SUNYA + LAUREN
AFRICAN-KOREAN + AMERICAN PARENTS
This is Sunya & Loren.
Sunya: People always follow up “what do you mean, Africa?” And then they can hear it in my accent. And it goes back even farther with my grandfather being a doctor for the UN, so he settled in Africa. My dad was doing a lot of business here and there in Africa and met my mom in Seoul, took her over [to Africa], and then had us there. So that’s why we were born in Africa. For me, I feel very much African. My parents brought us up quite freely.
Loren: I’m Loren. I’m from the states. Wyoming guy from the rockies. Together, we represent three different cultures, essentially. Even I feel I represent Korea. We’ve been here on and off since 2006. So there’s this necessity for our kids to have the Korean language. We have them in Korean school, the 어린이집. They’re learning Korean on a daily basis. They come home speaking full on Korean. They also speak English perfectly well.
Sunya: If they think you are white American, they will speak to you in English. If they think you’re Korean, they’ll speak Korean to you. But at the end of the day, we really are teaching more to look beyond than just white, Korean, black, Indian, you know, really just trying to eliminate that.
Loren: You look at the energy of an individual and how you feel. How do you feel in front of that person? That’s it. Just a person. Just a human. So when we look at our kids and they’re half, well for me, that’s two wholes. Sometimes I see myself. Sometimes I see my wife. It’s the third part which is themselves.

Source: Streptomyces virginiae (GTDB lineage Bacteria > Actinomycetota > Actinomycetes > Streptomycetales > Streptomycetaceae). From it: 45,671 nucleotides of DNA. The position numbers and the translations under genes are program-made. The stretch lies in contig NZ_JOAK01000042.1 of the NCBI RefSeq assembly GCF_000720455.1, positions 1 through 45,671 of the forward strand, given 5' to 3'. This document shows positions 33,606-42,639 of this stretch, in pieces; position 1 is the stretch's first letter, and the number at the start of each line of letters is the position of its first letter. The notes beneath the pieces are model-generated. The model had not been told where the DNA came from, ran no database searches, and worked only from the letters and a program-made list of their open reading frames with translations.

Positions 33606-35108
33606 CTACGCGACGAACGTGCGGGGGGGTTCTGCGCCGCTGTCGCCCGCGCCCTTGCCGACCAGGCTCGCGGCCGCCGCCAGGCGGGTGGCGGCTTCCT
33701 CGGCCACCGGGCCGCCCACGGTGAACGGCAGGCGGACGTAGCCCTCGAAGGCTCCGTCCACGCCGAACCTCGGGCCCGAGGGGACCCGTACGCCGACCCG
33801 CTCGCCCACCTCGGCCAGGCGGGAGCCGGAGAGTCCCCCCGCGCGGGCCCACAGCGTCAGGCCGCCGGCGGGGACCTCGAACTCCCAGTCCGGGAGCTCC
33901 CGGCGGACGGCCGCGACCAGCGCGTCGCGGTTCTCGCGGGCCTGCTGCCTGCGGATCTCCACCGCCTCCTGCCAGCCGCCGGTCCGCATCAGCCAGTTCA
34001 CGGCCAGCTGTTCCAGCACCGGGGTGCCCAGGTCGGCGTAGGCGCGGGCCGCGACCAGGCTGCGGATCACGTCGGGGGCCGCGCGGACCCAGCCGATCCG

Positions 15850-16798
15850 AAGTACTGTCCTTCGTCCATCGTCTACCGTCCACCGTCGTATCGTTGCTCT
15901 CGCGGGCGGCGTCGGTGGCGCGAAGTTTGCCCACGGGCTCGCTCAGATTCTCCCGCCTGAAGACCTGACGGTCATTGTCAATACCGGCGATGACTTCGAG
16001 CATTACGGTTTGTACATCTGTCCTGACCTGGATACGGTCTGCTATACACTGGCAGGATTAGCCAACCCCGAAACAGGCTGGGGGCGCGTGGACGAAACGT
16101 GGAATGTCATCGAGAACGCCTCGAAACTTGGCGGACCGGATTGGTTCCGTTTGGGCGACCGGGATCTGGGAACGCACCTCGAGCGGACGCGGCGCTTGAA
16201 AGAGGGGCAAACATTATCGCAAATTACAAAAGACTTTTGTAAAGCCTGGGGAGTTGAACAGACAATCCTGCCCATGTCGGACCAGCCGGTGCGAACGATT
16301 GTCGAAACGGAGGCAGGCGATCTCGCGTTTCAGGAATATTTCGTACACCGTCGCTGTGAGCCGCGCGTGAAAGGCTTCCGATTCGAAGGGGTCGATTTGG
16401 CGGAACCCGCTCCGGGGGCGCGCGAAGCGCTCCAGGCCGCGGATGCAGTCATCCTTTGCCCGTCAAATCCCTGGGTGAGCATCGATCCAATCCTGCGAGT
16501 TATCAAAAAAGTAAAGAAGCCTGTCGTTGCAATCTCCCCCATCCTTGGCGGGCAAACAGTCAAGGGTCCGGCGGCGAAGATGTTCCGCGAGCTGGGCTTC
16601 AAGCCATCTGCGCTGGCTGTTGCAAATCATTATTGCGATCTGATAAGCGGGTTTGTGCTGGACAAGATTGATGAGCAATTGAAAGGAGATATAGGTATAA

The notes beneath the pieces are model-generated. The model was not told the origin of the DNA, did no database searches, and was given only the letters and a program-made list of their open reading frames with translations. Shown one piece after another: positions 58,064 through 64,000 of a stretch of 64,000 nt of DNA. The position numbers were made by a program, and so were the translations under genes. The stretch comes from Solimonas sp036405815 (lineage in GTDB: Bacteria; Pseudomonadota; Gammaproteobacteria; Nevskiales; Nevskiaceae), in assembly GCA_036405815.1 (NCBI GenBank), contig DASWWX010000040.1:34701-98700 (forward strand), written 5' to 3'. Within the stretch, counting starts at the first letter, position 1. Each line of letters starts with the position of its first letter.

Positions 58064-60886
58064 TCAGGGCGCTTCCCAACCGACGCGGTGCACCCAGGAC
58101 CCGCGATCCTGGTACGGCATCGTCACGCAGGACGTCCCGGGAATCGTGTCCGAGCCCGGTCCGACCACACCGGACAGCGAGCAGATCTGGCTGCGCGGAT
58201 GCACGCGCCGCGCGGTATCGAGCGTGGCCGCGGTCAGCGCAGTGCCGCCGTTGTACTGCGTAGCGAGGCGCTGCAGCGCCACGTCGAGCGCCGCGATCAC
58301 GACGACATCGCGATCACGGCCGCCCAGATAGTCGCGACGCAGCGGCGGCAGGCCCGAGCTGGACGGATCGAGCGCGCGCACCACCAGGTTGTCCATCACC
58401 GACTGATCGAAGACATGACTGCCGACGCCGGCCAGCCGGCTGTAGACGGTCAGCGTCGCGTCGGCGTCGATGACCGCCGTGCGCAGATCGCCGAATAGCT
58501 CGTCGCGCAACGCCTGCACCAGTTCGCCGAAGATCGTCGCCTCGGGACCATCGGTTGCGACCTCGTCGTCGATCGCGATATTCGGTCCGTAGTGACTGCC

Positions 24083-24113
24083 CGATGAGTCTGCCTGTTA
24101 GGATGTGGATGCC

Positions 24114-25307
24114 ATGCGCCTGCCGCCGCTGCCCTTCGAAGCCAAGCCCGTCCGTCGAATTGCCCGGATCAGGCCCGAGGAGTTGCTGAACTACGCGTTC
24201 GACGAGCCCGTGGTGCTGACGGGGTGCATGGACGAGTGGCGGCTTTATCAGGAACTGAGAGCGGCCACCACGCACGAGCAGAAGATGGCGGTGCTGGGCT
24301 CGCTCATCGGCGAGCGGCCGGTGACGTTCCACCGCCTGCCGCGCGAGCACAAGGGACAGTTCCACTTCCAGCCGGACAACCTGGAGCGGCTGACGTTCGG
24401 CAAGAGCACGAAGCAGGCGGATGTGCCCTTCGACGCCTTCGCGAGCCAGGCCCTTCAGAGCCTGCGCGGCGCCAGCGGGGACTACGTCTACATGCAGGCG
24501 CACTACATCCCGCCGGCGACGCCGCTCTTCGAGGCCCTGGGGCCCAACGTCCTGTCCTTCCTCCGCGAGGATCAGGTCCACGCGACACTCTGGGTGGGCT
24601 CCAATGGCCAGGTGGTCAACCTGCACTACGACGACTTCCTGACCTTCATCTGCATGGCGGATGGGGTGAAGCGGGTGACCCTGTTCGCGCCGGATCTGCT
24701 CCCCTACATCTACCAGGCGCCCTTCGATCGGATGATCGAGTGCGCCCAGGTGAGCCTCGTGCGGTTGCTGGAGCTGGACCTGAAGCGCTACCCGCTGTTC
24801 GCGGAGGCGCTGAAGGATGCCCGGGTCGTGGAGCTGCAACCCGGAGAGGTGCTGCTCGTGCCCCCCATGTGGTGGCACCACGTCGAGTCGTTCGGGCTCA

Sunya: Right, they are so themselves. A lot of people are like, “Oh wow, Neptune looks a lot like you” or "Anika looks a lot like daddy” and I’m like, well, actually, Neptune looks like Neptune and Anika looks like Anika. We made them so they have traces of us. But they’re their own individual people. The minute they were born, and while in my belly, we acknowledged that.
“What would you have to say to parents with halfie kids?”
Loren: Do the parents accept the fact that they have a mixed kid? That is the first thing. Are they able to accept that or are they being criticized from the side? We personally deflect so much criticism, because we’re not listening, we just don’t care [about the criticism.]
Sunya: Whatever somebody may say, at the end of the day that is my child and nobody else’s. You’re not responsible for them like we are. Sure, you can say whatever you want to say and I’ll hear it, but we’ll just do our own thing at the end of the day. Stand strong, be proud of your beautiful children that you’ve created. It doesn’t matter whatever is happening around them. We are strong within ourselves and know who we are.